9.3 Use Case 3: Fluid Sample Characterization
|For Standard||PRODML v2.0|
Figure 9.3-1 shows the next step in the fluid and PVT analysis life cycle, sample characterization. The goal of this step is to develop a mathematical model that can faithfully reproduce the observed laboratory measurements for a single fluid sample. This model may then be used to calculate the properties of the fluid system (i.e., system characterization, the next use case) for historical field conditions or for various depletion strategies (such as EOR), which is the process of building a numerical model of the laboratory measurements from an individual sample and determining the quality of the results received from laboratory fluid analysis. This use case involves a QC and verification of the samples and results.
After the laboratory analysis is received, the usual first action is to complete a consistency and correctness check of the data. If the information coming from the laboratory is found to be non-coherent or not self-consistent, the laboratory may be requested to repeat some or all the experiments, if possible. In other cases, to increase the confidence in the results, some or all of the experiments may be repeated, either by the original laboratory or by another laboratory. Regardless of validity, all measurements on fluid samples may be potential candidates for characterization and may be described by the fluid analysis data object. For example, a sample that may have too much gas may form a basis for a future sensitivity analysis.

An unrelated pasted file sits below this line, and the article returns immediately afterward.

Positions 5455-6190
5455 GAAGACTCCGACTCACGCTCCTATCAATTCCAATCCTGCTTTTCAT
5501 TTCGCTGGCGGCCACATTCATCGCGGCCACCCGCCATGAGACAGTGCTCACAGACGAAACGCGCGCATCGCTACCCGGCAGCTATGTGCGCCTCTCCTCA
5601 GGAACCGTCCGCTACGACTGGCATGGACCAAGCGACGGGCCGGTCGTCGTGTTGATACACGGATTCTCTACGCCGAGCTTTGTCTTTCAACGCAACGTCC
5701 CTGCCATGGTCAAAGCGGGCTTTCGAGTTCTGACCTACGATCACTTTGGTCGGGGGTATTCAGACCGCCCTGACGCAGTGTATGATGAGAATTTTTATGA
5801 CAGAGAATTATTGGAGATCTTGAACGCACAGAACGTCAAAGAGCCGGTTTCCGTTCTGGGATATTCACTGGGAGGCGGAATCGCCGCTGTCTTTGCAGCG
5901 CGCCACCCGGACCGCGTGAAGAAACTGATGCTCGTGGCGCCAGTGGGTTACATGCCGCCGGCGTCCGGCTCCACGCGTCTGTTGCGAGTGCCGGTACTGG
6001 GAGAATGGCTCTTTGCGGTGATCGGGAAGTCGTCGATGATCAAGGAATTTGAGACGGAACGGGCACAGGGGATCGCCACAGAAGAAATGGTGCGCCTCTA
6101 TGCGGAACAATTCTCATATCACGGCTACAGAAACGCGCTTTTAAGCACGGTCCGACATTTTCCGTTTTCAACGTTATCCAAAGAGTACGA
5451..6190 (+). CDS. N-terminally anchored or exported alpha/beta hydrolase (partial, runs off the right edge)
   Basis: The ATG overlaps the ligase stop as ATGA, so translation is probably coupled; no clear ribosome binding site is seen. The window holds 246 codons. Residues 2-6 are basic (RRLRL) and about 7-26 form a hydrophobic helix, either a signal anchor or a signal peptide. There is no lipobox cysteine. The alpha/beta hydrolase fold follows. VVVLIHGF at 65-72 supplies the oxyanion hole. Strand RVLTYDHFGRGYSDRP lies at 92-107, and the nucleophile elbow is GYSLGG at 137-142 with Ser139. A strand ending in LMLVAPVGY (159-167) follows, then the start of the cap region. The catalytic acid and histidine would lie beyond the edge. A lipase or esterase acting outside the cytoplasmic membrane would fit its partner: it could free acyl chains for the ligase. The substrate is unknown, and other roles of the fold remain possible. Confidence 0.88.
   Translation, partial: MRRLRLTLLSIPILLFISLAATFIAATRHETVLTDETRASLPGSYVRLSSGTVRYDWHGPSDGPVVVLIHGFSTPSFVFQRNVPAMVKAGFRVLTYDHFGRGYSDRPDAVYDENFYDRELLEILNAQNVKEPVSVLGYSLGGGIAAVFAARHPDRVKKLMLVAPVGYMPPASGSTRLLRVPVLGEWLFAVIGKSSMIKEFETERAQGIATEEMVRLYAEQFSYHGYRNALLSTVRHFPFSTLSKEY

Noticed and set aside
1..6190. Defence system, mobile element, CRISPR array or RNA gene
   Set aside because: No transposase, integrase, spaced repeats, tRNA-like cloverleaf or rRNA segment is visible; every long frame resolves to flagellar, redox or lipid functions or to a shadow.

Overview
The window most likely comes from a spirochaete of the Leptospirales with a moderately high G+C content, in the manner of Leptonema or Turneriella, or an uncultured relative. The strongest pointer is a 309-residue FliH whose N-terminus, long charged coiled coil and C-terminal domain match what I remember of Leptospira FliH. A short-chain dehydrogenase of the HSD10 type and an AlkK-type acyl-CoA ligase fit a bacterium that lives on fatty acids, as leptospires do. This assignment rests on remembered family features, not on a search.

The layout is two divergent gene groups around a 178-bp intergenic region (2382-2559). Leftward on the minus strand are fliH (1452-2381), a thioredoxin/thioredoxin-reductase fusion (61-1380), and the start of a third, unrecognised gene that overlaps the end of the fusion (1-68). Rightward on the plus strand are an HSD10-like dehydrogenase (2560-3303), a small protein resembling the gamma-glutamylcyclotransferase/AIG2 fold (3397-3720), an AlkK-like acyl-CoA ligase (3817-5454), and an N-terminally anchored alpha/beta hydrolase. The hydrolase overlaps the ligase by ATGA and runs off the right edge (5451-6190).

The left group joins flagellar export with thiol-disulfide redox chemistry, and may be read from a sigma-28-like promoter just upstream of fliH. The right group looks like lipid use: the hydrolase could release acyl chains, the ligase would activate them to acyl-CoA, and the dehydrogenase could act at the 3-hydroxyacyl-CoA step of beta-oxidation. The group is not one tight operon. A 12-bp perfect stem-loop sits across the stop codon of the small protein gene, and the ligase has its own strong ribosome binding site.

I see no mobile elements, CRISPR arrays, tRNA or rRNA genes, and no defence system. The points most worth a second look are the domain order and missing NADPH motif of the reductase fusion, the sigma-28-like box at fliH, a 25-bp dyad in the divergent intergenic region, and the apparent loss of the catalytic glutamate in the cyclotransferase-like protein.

In the past, samples were characterized using traditional methods, such as direct input of the lab data superimposed with correlations/smoothing functions and possibly coupled with K-value charts or correlations. To convey this legacy data, the tabular format (see 10.6.2 Tabular Output ) could be used. Modern reports, however, are overwhelmingly analyzed using tools with built-in EoS engines for which the parametric format is appropriate. Either or both of these formats may be used as needed for a specific set of results. The final goal of the PVT workflow, regardless of the points of origin, is to use it in the tools that help in engineering decisions.
Conducting the sample characterization soon after the PVT test makes it easier to repeat or add some of experiments if needed. However, in the current business environment or depending on the in-company processes, staff turnover may be an impediment to the technical level continuity issues, depending on how long it takes to complete the full cycle analysis. Many times, it is difficult to locate the correct data unless it has been properly categorized, indexed and stored. The fluid analysis data object is designed to carry to system identifiers throughout its lifecycle to make this task easier and more consistent.